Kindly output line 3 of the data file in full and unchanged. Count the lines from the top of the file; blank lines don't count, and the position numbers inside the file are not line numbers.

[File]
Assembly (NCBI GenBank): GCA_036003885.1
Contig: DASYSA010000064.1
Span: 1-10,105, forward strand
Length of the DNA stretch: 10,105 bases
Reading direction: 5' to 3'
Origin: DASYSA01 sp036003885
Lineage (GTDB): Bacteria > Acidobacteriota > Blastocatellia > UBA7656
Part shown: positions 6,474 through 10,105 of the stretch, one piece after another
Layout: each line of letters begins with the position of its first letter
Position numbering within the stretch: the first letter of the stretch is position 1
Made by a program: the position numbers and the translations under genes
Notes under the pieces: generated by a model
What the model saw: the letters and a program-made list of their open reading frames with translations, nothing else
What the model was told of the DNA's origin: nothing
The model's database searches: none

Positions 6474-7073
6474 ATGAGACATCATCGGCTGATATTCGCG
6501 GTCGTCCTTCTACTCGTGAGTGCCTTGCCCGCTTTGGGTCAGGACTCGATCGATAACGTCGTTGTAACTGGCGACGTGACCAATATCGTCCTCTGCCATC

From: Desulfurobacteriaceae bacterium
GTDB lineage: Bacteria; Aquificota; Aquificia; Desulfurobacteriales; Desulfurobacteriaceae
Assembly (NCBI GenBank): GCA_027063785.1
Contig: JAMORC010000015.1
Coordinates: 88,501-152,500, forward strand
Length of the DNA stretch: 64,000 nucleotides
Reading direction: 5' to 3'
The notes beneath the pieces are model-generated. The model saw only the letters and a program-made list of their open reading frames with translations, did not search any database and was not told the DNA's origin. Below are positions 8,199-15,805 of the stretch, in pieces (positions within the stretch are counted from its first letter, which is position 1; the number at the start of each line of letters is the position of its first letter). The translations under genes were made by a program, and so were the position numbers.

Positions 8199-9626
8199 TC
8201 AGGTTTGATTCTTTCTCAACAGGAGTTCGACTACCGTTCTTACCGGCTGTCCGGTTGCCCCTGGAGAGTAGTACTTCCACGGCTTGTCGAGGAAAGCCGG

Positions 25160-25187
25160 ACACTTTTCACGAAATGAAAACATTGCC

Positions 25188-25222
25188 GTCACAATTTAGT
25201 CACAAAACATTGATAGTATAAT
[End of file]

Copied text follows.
Span: 1-10,105, forward strand